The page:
ACWA Power set to expand power generation capacity with $35bn investment in next five years
The Saudi Arabia-based power generation company, ACWA Power, has confirmed plans to increase its water desalination and power generation capacity and grow during the next five years with investments valued at approximately $35bn, according to Trade Arabia.
As the quickest growing power and water developer in the Middle East and Africa, the company is expected to enter newer territories as part of its new growth strategy.
Speaking at the World Future Energy Summit (WFES) as part of the Abu Dhabi Sustainability Week, Paddy Padmanathan, President and CEO, said: “We have already chalked out our next plan of action which will see Acwa Power enter 25 countries in a big way by 2025.”
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The company launched discussions with stakeholders in the sector in order to highlight its commitment to offering electricity and desalinated water quickly, safely and reliably at a reduced cost.
The event, which primarily centred around renewable energy, saw Acwa Power’s participation in a range of high-profile panel discussions and strategic solutions which aimed to solve the world’s energy and water challenges.
Padmanathan added: “Electricity has always been driven by fossil fuels. Although constantly fluctuating, 75% of the cost of electricity generation is from fossil fuel. For the first time, we have the capacity to use the power of the sun and wind at no fuel cost and price oscillation.”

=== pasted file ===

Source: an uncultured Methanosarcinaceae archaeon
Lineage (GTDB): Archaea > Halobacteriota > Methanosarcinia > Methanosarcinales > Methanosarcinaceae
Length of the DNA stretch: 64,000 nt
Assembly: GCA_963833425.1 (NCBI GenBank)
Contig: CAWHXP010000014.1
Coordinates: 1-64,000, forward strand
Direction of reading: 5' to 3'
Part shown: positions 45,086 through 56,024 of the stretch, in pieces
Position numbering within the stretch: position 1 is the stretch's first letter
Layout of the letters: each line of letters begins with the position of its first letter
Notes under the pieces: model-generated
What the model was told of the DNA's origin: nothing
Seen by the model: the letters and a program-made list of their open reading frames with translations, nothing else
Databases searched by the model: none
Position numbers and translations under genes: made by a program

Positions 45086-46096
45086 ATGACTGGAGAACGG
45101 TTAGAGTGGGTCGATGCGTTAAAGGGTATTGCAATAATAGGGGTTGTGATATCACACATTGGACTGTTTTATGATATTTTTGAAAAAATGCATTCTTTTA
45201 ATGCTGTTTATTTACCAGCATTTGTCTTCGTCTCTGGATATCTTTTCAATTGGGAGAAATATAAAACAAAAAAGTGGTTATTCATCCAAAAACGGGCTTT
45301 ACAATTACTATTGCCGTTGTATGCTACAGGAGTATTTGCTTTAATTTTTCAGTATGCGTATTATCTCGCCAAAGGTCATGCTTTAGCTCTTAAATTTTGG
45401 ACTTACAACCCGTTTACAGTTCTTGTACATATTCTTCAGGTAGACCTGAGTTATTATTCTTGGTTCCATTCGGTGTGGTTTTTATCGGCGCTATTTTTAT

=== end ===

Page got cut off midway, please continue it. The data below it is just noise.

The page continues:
Toyota unveils electric van and Volvo opens fuel cell lab
Toyota is launching its first zero emission battery electric vehicle, the Proace Electric medium-duty panel van, across Europe.
The model, which offers a choice of 50 or 75kWh lithium-ion batteries with range of up to 205 miles, is being rolled out in the UK, Denmark, Finland, France, Germany, Italy, Spain and Sweden.
At present, alternative fuel vehicles (AFVs, including battery electric vehicles) account for only a fraction – around 1.8 per cent – of new light commercial van sales in the UK, but a number of factors are accelerating demand for practical alternatives to vans with conventional internal combustion engines.
Low and zero emission zones are coming into force to reduce local pollution and improve air quality in urban centres, at the same time as rapid growth in ecommerce is generating more day-to-day delivery traffic.
Meanwhile the opening of Volvo's first dedicated fuel cell test lab in Volvo Group, marks a significant milestone in the manufacturer’s ambition to be fossil-free by 2040.
Fuel cells work by combining hydrogen with oxygen, with the resulting chemical reaction producing electricity. The process is completely emission-free, with water vapour being the only by-product.
Toni Hagelberg, Head of Sustainable Power at Volvo CE, says fuel cell technology is a key enabler of sustainable solutions for heavier construction machines, and this investment provides another vital tool in its work to reach targets.
"The lab will also serve Volvo Group globally, as it’s the first to offer this kind of advanced testing," he said.
The Fuel Cell Test Lab is a demonstration of the same dedication to hydrogen fuel cell technology, as the recent launch of cell centric, a joint venture by Volvo Group and Daimler Truck to accelerate the development, production and commercialization of fuel cell solutions within long-haul trucking and beyond. Both form a key part of the Group’s overall ambition to be 100% fossil free by 2040.